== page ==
Mr. M. N. Davison: That’s right. They are usually very clever. That means the ministry is going to have to be clever to work on behalf of consumers. But this is how you can restore consumer confidence, or create consumer confidence in your ministry, by following up on concerns you can pick out of the newspaper. You don’t even have to go beyond your office to find them.

Hon. Mr. Drea: You weren’t serious about gypsies?

Mr. Breaugh: Frank, if you thought there was a headline in attacking gypsies you would be all over them with a wet cloth.

Mr. M. N. Davison: That’s right, you would be there.

Hon. Mr. Drea: Witchcraft is under the criminal code.

Mr. M. N. Davison: The minister shows very little reluctance to jump outside of his jurisdiction. He seems to spend half his time jumping back and forth over the fence.

Mr. Makarchuk: It is giving him a star --

Mr. Breaugh: Frank Drea attacks gypsy caravan.

Mr. M. N. Davison: If you want to tramp on some federal toes -- because my goodness the federal Liberals are just as bad as you guys are in terms of consumer protection -- why don’t you start looking at hazardous products and articles? You have everything front stuffed toys to cosmetics. That would keep you busy for a long time, Mr. Minister; there’s lots of room for action there and you won’t get in so much trouble.

Another issue that really disturbs me is the whole question of smoke detectors. I raised that with your ministry some time ago. I am concerned about the possible dangers of radiation exposure from certain kinds of smoke detectors on the market. That is a more immediate problem now that certain townships, and I suppose municipalities eventually, are making them compulsory.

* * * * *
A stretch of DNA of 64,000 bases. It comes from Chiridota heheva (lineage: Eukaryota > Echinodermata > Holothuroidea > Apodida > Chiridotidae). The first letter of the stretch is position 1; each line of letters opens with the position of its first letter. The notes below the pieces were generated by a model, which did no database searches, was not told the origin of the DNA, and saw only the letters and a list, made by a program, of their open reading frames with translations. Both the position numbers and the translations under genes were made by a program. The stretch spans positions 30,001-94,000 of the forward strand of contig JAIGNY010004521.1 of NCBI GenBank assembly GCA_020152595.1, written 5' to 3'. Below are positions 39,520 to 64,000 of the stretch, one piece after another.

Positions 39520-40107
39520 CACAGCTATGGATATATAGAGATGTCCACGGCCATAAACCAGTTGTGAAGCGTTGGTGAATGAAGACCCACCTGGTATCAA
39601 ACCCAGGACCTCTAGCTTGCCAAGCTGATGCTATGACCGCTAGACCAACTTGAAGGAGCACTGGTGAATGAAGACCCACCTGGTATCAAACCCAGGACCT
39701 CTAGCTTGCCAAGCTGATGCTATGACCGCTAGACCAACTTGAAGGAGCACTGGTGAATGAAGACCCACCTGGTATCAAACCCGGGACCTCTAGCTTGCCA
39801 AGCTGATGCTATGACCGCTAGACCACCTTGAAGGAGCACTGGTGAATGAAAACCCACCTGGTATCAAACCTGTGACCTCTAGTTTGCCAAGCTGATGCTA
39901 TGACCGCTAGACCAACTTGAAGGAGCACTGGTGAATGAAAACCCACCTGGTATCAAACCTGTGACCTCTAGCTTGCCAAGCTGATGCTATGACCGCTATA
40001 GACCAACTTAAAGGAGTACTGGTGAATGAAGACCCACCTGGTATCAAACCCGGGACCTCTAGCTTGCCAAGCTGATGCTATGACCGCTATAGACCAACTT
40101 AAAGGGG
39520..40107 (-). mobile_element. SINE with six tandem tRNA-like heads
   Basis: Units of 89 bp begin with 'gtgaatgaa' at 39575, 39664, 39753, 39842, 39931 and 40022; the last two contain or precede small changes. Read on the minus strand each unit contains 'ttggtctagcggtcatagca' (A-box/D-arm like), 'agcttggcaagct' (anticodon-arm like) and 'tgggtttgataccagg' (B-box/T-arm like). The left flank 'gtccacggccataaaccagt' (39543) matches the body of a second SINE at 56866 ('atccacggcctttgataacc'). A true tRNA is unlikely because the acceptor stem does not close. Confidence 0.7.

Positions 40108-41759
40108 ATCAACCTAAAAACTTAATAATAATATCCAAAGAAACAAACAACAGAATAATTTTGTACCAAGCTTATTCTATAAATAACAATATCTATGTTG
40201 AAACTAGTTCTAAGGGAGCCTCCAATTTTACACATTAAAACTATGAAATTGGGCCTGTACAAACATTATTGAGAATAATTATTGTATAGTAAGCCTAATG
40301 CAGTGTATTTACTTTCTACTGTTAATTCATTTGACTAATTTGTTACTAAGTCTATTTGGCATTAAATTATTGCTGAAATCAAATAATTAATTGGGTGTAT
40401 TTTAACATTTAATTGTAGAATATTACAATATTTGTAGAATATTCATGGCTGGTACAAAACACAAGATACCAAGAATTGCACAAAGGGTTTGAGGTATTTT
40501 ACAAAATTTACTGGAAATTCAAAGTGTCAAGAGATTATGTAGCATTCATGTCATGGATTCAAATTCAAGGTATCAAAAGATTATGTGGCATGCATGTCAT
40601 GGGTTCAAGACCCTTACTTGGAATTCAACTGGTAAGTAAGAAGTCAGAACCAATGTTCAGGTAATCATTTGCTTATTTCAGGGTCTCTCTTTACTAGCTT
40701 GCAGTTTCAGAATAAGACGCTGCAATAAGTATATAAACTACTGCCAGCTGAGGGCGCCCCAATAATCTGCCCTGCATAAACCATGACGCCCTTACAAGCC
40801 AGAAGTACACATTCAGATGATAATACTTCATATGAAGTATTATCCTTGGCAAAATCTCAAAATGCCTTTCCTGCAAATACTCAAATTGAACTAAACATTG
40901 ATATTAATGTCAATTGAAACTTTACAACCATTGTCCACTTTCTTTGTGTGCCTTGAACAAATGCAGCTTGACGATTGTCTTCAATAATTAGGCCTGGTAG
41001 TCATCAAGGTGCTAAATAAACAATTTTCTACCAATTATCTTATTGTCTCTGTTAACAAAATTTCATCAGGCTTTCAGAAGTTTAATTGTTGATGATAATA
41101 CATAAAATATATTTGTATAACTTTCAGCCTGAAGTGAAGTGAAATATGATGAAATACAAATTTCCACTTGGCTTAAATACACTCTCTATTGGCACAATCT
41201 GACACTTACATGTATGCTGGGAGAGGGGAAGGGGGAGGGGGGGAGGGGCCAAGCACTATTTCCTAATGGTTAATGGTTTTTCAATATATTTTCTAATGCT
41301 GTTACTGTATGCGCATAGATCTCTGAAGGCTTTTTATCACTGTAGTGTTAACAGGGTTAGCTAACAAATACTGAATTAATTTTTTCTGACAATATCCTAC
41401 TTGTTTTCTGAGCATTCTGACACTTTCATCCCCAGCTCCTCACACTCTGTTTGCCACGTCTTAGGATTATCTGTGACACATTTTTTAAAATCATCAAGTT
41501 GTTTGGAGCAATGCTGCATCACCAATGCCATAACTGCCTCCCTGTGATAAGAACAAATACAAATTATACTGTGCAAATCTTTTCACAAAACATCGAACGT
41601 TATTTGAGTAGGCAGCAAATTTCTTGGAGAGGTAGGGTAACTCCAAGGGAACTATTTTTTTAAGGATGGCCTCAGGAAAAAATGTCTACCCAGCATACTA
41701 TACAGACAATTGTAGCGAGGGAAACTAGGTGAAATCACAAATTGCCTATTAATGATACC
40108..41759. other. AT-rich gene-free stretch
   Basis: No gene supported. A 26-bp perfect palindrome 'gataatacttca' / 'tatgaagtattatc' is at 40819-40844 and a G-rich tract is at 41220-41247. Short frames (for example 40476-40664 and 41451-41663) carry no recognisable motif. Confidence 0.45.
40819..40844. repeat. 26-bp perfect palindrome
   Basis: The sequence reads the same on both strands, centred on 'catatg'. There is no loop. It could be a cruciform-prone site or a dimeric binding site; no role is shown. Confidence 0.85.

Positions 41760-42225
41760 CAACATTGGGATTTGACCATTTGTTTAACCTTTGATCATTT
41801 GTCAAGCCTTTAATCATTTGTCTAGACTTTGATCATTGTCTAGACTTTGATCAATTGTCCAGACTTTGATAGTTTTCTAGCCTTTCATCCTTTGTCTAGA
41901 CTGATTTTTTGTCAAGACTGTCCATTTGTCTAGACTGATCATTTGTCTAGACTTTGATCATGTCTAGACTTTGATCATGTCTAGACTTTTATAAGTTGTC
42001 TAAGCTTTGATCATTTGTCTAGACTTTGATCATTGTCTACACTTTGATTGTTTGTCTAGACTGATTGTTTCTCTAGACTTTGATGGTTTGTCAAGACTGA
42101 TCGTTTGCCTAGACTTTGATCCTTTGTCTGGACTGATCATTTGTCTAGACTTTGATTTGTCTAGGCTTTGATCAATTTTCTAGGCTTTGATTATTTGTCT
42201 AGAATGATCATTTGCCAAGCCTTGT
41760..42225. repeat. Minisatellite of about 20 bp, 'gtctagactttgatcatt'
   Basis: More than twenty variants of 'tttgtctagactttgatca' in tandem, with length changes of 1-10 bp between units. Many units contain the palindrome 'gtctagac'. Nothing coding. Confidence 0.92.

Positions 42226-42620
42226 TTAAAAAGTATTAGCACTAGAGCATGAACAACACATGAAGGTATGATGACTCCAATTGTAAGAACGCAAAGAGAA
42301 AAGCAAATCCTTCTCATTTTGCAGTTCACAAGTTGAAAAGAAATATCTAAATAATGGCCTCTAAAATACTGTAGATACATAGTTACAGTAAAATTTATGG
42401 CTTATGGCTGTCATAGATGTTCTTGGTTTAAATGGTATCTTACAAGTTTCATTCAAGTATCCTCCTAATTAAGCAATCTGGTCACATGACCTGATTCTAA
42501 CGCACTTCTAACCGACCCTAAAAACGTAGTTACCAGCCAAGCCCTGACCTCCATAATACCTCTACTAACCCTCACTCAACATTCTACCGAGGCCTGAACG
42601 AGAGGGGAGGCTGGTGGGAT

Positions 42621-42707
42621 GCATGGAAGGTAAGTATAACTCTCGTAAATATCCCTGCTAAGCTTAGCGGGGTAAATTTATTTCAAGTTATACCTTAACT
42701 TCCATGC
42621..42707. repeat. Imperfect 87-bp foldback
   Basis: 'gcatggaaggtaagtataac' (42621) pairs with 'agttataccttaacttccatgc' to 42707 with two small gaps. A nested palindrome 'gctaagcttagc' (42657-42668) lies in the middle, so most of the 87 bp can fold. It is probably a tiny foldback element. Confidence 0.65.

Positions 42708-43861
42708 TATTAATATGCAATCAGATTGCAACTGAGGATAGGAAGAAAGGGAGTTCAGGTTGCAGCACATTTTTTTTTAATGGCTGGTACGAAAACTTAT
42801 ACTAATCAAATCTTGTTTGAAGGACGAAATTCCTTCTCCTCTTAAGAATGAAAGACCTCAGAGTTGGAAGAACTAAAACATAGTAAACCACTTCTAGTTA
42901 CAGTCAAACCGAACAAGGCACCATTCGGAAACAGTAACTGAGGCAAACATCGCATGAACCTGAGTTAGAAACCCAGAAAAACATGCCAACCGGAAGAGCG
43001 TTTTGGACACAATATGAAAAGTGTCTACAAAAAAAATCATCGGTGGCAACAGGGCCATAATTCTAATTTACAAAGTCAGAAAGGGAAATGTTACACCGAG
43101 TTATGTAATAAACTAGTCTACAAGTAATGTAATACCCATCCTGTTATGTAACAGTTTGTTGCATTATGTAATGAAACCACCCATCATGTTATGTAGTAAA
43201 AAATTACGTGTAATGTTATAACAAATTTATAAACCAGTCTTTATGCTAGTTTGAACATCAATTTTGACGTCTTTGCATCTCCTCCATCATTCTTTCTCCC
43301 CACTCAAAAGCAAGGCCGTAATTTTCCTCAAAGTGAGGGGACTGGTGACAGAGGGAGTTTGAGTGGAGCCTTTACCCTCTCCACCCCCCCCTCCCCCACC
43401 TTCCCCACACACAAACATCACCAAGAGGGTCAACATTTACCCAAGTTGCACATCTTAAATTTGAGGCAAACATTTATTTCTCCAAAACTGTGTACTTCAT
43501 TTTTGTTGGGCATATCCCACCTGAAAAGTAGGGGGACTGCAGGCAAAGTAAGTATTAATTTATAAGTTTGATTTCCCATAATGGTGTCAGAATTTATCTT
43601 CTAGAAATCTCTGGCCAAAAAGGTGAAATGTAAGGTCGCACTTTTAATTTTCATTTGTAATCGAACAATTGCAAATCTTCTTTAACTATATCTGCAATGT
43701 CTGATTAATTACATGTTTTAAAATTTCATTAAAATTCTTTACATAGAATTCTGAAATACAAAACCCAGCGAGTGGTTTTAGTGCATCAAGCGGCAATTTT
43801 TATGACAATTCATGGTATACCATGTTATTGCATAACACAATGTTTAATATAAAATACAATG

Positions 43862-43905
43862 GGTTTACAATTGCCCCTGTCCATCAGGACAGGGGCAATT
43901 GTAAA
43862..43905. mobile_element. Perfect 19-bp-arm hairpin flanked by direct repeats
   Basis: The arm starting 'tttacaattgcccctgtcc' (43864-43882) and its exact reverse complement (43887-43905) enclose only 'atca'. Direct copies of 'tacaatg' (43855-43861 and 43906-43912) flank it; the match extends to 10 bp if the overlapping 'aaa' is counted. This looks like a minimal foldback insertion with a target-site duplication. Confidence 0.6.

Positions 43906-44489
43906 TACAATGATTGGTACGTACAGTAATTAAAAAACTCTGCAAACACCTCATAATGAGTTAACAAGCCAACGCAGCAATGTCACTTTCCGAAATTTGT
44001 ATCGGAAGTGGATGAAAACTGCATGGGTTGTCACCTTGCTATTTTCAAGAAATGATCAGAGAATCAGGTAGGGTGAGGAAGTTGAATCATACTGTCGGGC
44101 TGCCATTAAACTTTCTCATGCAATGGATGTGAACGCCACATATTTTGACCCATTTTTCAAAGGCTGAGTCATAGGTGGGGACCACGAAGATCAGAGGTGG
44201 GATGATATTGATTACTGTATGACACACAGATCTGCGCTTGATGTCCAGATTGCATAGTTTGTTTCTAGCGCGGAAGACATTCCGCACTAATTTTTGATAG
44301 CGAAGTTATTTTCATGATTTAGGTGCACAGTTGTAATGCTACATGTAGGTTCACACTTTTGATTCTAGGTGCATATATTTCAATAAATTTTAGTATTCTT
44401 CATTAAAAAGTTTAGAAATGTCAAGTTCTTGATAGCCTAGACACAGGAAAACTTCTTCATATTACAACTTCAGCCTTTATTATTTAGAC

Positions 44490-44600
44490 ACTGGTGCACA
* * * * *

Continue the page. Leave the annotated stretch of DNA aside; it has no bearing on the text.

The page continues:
The Consumers’ Association of Canada said that in a test they conducted only three of 19 smoke detectors responded approximately. Three out of 19; 16 out of 19 flunked; and those are going into homes. I think that’s another issue you should go after and take a look at, both from the question of hazards to health from certain kinds of smoke detectors, as well as just how good these smoke detectors are in responding to blazes.

I have gone on at some length. If I had 20 hours I would have done it differently. It’s unfortunate we don’t have time to deal with all of the aspects of the ministry, but I do think that consumer protection is the critical area. It’s an important issue for us. I believe there is a pivotal role that the government could play. The government, as a public steward, should act the part of a player, not a cheerleader.